Archive for September 1st, 2008

The various loopholes in futures markets

September 1, 2008

I came across this interesting speech by CFTC Commissioner, Bart Chillton.

In this speech he gives three loopholes exploited by future market traders – Enron loophole, London loophole and Swaps loophole. Basically all have a similar theme- one market is regulated and other is not and both have near similar products. The regulators can only watch the former and the traders switch and build volumes in the latter.

This is actually problematic as because of innovation, one can create similar instruments in another exchange and build up positions (he explains that is what Amaranth traders did). Now what should a regulator do? He says we need more cooperation between regulators.

His take on whether speculation is driving prices:

The issue comes as speculators have increased their participation in the futures markets, primarily through swaps dealers, in an unprecedented fashion. In fact, at least $250 billion dollars has come into these markets in the last several years and the question that many people are asking is whether or not that influx of capitol is having an influence on the prices of oil and other commodities.

I’ve had the opportunity to discuss this issue with a lot of really smart people and I can tell you that a lot of them disagree.

Personally, I don’t see how $250 billion dollars doesn’t have a thumb-on-the-scale effect on prices. That’s an astronomical amount of money invested in commodities as an asset class—a new type of investment strategy in the futures markets and different approach applied to commodities trading. But, again, a lot of smart people disagree about the impact.

 

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Growth and kitchen recipes

September 1, 2008

What drives growth has been a often asked question on this blog. The various posts are here. The answers are numerous and as I have argued in this article, it depends on whom you ask the question. Acemoglu would say institutions, Solow would say technology, Levine would say finance etc. So much so , Avinash Dixit has called all these as recpies for growth. The question still remains: What drives growth?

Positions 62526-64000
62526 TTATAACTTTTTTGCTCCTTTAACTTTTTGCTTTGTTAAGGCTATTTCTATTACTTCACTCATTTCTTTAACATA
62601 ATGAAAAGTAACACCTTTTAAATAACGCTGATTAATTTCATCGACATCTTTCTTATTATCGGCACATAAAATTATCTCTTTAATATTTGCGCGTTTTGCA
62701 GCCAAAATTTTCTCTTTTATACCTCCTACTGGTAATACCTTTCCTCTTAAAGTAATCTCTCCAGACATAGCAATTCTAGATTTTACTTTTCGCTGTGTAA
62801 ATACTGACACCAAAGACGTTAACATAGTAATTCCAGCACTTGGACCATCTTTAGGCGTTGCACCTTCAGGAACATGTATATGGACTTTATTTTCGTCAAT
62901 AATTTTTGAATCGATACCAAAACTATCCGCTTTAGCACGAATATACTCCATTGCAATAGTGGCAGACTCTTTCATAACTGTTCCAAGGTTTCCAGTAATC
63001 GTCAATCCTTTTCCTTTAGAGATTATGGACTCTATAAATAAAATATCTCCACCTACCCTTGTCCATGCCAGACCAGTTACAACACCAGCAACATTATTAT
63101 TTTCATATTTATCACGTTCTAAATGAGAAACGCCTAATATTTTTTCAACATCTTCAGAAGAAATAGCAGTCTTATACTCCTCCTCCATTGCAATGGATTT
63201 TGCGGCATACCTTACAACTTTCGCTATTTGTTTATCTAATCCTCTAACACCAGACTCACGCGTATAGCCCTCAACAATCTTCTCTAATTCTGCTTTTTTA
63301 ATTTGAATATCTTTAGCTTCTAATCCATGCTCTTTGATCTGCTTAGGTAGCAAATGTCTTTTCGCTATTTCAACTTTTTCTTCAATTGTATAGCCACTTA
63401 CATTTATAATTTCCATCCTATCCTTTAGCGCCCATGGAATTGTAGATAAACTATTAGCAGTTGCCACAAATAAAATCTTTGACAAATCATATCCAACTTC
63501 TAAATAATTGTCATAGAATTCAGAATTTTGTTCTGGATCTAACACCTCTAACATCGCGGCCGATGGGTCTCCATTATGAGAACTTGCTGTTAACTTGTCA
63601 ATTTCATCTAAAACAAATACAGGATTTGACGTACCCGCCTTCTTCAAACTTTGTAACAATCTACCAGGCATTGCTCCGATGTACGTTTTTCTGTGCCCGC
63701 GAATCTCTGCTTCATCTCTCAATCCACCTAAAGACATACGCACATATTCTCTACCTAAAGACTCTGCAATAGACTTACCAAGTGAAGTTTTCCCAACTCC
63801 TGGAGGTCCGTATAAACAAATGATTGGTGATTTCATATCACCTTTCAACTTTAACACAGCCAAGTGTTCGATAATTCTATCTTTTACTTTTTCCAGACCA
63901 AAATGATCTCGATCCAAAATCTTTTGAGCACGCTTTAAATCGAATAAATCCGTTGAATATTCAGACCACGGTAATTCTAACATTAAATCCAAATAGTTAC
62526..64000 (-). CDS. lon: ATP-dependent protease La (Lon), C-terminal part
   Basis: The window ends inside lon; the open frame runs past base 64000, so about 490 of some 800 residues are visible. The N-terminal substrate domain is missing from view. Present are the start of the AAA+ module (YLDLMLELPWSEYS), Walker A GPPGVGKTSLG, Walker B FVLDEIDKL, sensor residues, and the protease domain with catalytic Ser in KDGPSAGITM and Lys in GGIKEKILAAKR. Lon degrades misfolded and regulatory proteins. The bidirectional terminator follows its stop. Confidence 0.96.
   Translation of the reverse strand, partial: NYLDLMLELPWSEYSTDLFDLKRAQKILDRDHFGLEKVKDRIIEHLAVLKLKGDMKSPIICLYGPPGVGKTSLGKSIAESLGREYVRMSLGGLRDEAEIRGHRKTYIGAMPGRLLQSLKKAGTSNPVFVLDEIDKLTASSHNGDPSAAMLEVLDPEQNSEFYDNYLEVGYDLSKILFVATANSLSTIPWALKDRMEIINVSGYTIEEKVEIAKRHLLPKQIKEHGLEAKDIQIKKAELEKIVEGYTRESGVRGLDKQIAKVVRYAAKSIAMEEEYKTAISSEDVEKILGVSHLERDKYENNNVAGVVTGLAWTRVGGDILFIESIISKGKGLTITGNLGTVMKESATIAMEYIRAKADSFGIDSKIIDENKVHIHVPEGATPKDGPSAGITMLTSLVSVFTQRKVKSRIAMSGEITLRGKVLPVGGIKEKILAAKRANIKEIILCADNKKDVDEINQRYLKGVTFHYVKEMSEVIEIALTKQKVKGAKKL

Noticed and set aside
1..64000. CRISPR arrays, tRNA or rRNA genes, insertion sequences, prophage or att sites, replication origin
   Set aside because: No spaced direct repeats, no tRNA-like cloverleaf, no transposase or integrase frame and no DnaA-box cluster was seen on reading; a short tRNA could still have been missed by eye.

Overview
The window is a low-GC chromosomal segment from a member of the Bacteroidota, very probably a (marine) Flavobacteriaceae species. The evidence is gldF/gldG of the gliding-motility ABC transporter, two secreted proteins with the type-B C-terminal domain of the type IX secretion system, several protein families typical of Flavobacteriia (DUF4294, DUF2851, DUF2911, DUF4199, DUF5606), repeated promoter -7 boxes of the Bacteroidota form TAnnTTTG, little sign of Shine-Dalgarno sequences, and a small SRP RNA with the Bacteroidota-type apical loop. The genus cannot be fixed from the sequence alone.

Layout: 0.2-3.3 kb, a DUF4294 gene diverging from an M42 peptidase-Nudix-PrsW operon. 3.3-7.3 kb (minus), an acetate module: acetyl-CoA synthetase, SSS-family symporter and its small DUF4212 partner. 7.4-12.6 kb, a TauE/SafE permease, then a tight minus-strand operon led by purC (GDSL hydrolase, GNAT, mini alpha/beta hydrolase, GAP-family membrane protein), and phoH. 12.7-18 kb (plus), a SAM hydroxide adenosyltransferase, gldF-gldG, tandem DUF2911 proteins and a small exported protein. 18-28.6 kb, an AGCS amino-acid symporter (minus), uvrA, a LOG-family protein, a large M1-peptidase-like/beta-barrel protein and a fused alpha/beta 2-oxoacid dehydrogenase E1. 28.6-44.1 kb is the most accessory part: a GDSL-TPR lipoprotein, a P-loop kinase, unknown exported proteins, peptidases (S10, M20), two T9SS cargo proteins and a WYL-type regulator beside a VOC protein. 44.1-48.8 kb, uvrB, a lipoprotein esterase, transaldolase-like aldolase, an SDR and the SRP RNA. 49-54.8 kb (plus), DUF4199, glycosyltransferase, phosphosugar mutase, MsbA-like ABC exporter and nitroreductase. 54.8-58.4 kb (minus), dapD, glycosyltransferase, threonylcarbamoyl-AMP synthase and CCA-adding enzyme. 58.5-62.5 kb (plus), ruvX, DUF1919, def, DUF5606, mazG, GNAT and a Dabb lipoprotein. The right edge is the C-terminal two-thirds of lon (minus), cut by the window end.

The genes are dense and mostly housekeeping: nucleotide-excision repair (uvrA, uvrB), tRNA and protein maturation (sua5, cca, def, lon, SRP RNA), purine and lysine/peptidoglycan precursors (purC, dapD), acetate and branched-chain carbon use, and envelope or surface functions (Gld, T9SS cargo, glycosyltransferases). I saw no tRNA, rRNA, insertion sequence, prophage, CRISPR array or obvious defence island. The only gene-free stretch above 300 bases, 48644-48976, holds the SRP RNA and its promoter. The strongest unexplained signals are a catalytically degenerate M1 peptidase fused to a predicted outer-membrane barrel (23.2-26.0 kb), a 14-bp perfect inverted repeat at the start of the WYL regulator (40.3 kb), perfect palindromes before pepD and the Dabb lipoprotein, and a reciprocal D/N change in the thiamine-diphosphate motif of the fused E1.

I came across this excellent explanation from Paul Romer, a growth theory expert. He actually explains it using kitchen recipes 🙂

Economic growth occurs whenever people take resources and rearrange them in ways that are more valuable. A useful metaphor for production in an economy comes from the kitchen. To create valuable final products, we mix inexpensive ingredients together according to a recipe. Human history teaches us, however, that economic growth springs from better recipes, not just from more cooking.

What matters is the ability to use the same ingredients (inputs) to generate a better quality food (output). Check this superb example as well:

In most coffee shops, you can now use the same size lid for small, medium, and large cups of coffee. That wasn’t true as recently as 1995. That small change in the geometry of the cups means that a coffee shop can serve customers at lower cost. Store owners need to manage the inventory for only one type of lid. Employees can replenish supplies more quickly throughout the day. Customers can get their coffee just a bit faster. Such big discoveries as the transistor, antibiotics, and the electric motor attract most of the attention, but it takes millions of little discoveries like the new design for the cup and lid to double average income in a nation.

This is classic economics. We study economics to utilise scarce resources efficiently. The nations who do this better, are the ones who achieve higher growth. Read the entire thing.

House prices in Mumbai refuse to decline

September 1, 2008

Niranjan Rajadhyaksha in his superb blog Awkward Corner had pointed the stock market gave more returns than Mumbai real estate during 1979 and 2008. This was an amazing piece of statistic.

However, unlike the equity markets, house prices just refuse to decline. Though, there have been reports over decline in housing prices, it is somehow only on paper. A recent Newsweek story said it is cheaper to buy a flat in Manhattan than Mumbai.

The stock prices of most real estate companies have slumped, but not the prices of the goods they manufacture. If interest rates are rising, we should see a fall in house prices. But there is nothing like that happening.

Talking to various brokers in the city, the prices are still very strong and infact continue to rise. Why should this continue? I had pointed to the presence of endowment effect being present in the housing market. This is just getting stronger as sellers have really high holding capability.

I was reading in one of the papers that Builders actually expect prices to rise further hoping demand increases in festivals. Well, what can you really say?

Assorted Links

September 1, 2008

1. WSJ Blog points Gustav could wreck economic landscape. I now need to understand developments in climatic conditions as well

2. ASB has suggestions for RBI.

3. ACB provides nice stats for Singur. Also read Pakistan’s stick market culture

4. NB points to futuristic traffic lights

5. Mankiw points to a reading list to understand these volatile times

6. DB has tips on where to invest in 2009


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